Moving collections

14/06/2011

by Rosanna Martin

Selection of my great Aunt's pill boxes, now owned by my Aunt

The movement of collections of objects will be explored through a large group of pieces which will be displayed throughout the house.  I was intrigued as to how all of Sir John Soane’s collections had been moved from Pitzhanger to the Soane Museum for display. More personally I want to make a group of work in response to my late great aunt’s pill box collection. She collected hundreds of pill boxes thoughout her life, on holidays and bought for her by her husband. Since her death the collection has dispersed, some to family members and some sold at car boot sales. It has made me think about the nature of collecting, what are our reasons for doing it? What does an object hold? To what extent was this collection a reflection of my aunt and her personality? And what happens to a collection of objects when it is passed on and owned by someone else? I believe that objects connect us to the world, they shape our understanding of our surroundings and contain many layers of meaning. I will be exploring ideas surrounding our relationship to objects and collecting, ideas of containment, and how through movement and interaction we relate to the objects we use.

I like the way some of the boxes have decoration on their interiors. This is something I plan to explore with my vessels, which will break away from my previous methods of mark making just on the exteriors. I continue to investigate colour and new glazes, intially inspired by the stained glass window at the house. Variations of orange and blue, testing different base glazes to see how colours respond to and create different surfaces, and how they react when viewed alongside one other. I found a stash of old glaze stains of my mum’s from years ago, and so plan to continue testing with these, a sense of history entering into my portrait.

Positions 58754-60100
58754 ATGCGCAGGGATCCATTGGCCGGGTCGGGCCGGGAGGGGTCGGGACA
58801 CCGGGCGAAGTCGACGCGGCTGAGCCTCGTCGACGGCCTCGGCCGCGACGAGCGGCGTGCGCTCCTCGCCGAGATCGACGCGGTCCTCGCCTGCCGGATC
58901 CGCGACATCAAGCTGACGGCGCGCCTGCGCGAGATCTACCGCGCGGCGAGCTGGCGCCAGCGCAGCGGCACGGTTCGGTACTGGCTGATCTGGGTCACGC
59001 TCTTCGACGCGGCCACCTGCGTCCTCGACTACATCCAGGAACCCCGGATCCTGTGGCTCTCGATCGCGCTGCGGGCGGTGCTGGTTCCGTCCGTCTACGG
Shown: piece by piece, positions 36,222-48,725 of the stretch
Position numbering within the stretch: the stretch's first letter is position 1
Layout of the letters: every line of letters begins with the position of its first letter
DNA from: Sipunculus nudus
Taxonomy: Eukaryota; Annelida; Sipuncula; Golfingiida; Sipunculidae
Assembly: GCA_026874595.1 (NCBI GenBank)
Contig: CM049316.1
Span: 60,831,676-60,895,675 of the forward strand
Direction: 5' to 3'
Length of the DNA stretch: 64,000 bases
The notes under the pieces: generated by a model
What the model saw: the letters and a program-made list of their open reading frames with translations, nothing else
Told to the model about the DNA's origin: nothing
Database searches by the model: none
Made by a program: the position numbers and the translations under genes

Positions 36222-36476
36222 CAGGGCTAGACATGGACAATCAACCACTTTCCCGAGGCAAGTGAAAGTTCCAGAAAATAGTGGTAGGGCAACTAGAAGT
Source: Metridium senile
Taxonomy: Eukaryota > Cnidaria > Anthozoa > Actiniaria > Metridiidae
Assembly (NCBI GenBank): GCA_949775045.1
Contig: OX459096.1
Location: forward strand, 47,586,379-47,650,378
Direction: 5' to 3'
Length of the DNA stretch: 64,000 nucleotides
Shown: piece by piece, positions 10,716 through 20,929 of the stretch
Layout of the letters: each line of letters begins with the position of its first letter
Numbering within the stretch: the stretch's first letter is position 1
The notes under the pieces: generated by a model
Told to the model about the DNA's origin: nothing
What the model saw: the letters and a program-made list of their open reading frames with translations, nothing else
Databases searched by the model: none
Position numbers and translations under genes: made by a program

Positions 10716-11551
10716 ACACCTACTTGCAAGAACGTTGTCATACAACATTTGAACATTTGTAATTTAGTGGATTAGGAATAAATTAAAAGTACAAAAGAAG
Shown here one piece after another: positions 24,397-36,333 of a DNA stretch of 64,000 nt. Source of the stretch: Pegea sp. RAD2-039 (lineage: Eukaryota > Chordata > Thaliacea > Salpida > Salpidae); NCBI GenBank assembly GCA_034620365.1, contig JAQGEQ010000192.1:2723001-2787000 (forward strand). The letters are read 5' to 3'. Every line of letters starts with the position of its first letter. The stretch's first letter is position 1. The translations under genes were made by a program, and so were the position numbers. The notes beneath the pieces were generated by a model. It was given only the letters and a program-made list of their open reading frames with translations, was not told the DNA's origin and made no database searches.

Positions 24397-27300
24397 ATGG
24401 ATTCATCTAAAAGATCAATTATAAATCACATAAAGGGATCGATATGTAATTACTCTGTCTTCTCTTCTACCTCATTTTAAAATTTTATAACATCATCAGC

Last firing's glaze tests

By ‘recreating’ my aunt’s collection I will be making a new portrait of myself through objects. I have been thinking a lot about my approach to making, and how I can explore my relationship to making in more depth, in particular to making vessels and the methods I use. I have begun using coiling as a technique in its own right, and also as a way, when combined with throwing it can enable me to make pieces of a much larger scale. The patterns and marks that occur naturally through the making process are a constant inspiration.

Fingernail marks around the rim, a by product of the process

I plan to create a series of works where I make one pot a day for four weeks. My only restriction is the amount of clay I will use. The resulting pieces will form a portrait of my making from that time.

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